Soliris, a Treatment for aHUS, Is Now Available in China

Chinese authorities also approve the drug's use for myasthenia gravis in adults

Marisa Wexler, MS avatar

by Marisa Wexler, MS |

Share this article:

Share article via email
The illustration shows a male using a megaphone. He wears a black and white striped shirt and a baseball cap.

Soliris (eculizumab), an approved treatment for atypical hemolytic uremic syndrome (aHUS), is now available to patients in China, AstraZeneca announced.

“This milestone reflects our ambition to bring transformative, rare disease medicines to the significant number of patients and families living with rare diseases in China who currently have limited treatment options or no available treatment at all,” Leon Wang, executive vice president, international and China president of AstraZeneca, said in a press release.

Soliris was developed by Alexion Pharmaceuticals, which was acquired by AstraZeneca last year.

Recommended Reading
An illustration shows a doctor talking to a patient.

Taking Soliris Less Often Is Effective and Can Save Money for US Patients, Study Says

“Expanding access to our medicines is possible because of the combined strength of Alexion’s rare disease expertise and AstraZeneca’s vast global footprint, and we look forward to continue bringing our therapies to people living with rare diseases around the world in the future,” said Marc Dunoyer, CEO of Alexion.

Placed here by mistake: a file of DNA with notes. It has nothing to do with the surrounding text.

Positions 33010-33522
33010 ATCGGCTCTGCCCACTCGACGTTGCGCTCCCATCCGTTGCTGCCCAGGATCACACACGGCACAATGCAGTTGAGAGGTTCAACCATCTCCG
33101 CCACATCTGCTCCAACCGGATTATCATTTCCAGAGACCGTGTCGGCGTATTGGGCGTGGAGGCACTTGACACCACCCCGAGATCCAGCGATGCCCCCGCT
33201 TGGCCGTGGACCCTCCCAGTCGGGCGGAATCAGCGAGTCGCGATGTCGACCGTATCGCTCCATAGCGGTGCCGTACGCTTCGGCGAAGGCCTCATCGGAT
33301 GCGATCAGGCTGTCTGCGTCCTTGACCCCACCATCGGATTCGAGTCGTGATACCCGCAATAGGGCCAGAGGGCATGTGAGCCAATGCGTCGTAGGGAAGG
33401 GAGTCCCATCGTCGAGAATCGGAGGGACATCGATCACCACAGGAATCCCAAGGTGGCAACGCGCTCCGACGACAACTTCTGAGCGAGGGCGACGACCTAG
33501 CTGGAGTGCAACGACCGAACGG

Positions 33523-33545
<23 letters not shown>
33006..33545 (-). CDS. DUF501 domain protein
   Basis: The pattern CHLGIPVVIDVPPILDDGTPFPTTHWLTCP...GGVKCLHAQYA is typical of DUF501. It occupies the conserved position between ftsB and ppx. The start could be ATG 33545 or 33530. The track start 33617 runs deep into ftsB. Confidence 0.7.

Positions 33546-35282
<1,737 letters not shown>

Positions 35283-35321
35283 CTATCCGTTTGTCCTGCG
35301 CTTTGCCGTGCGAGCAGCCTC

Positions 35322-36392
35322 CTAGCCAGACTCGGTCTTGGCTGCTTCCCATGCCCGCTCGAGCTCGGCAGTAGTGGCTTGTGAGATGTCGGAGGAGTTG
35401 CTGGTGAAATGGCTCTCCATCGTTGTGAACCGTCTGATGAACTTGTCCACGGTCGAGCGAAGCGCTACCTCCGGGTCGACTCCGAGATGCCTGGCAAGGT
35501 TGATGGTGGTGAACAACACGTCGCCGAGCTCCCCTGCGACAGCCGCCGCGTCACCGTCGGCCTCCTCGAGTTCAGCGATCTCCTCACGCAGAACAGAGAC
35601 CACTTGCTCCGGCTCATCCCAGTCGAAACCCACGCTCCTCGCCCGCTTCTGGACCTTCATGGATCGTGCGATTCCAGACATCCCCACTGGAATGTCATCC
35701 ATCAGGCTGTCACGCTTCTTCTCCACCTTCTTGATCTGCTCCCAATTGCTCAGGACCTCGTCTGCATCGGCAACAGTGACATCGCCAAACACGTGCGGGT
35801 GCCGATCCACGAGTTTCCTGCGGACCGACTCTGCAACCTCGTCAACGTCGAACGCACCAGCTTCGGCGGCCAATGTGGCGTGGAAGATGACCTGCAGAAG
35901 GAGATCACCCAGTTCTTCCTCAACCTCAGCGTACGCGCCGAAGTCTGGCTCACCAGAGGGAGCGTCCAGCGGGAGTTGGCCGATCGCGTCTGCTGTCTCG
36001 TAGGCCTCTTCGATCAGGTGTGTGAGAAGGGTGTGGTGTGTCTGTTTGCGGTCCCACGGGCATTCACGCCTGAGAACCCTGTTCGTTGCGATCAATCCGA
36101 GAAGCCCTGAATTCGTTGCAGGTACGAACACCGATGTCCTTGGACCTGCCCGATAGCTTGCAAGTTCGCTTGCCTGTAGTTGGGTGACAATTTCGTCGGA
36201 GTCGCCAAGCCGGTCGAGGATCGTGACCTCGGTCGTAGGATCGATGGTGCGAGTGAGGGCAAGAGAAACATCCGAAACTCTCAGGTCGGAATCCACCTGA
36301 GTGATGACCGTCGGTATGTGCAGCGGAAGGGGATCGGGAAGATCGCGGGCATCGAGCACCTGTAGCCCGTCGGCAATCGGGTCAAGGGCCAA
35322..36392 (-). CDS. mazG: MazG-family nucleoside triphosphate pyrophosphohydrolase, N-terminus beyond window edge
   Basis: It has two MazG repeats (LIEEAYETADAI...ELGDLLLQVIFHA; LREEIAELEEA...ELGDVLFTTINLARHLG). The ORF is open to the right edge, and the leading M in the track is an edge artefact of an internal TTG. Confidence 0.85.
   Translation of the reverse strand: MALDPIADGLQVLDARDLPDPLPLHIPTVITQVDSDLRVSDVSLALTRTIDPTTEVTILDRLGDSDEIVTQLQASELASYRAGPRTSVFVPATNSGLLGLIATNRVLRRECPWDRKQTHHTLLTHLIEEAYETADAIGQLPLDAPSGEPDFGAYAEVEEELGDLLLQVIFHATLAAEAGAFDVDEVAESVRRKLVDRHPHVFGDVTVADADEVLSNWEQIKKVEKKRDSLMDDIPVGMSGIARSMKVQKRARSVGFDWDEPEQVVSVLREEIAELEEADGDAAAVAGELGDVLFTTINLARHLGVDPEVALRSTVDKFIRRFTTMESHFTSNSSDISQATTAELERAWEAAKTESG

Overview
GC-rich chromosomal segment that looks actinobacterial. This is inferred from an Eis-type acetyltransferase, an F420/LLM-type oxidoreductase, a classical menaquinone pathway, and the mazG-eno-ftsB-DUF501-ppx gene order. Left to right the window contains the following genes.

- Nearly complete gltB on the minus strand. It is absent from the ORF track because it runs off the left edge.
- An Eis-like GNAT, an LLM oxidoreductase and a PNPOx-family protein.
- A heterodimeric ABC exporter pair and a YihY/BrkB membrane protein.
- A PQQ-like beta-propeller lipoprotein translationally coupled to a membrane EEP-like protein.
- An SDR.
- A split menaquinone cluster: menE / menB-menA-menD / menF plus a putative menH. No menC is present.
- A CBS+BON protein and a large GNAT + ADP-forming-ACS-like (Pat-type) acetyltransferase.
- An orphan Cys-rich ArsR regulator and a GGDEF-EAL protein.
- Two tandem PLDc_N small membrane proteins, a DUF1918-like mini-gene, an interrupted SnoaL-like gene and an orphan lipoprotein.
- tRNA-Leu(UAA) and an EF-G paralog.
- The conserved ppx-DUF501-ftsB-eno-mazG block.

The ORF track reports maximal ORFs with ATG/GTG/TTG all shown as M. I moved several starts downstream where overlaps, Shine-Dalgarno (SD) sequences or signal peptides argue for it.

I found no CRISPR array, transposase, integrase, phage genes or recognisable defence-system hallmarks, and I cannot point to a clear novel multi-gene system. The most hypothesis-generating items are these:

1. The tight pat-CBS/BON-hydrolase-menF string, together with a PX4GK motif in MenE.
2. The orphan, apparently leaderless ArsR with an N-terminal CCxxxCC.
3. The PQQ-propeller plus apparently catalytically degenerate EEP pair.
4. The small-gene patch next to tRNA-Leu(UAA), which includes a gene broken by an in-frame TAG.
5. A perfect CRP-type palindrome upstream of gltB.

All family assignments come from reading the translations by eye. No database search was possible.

In aHUS, a part of the immune system called the complement cascade is overactive, leading to inflammation and clotting in small blood vessels that give rise to disease symptoms. Soliris is designed to block the activation of the complement cascade by binding to a protein called C5. It is administered via infusion into the bloodstream every week for five weeks, then every other week thereafter.

Clinical trials of Soliris showed that it reduces inflammation and blood clotting and helps to improve kidney function in people with aHUS. The medication has been approved to treat aHUS in the U.S. and the EU since 2011.

In China, Soliris has been approved to treat aHUS and paroxysmal nocturnal hemoglobinuria (PNH), another disease characterized by complement overactivation that causes blood cell damage. Chinese authorities have also recently approved a supplementary application authorizing Soliris to be used for the treatment of adults with refractory generalized myasthenia gravis, a complement-driven autoimmune disease characterized by muscle weakness.

The National Medicine Products Administration of China (NMPA) has also given AstraZeneca permission to start clinical trials testing other experimental therapies for other conditions like lupus nephritis, a severe form of lupus characterized by kidney damage.

“These milestones represent significant progress against our commitment to expand access to our rare disease medicines globally, including the introduction of innovative rare disease therapies in China,” Dunoyer said.

“We look forward to advancing our commitment in China and aim to bring additional, innovative therapies to even more rare disease patients across the country,” Wang said.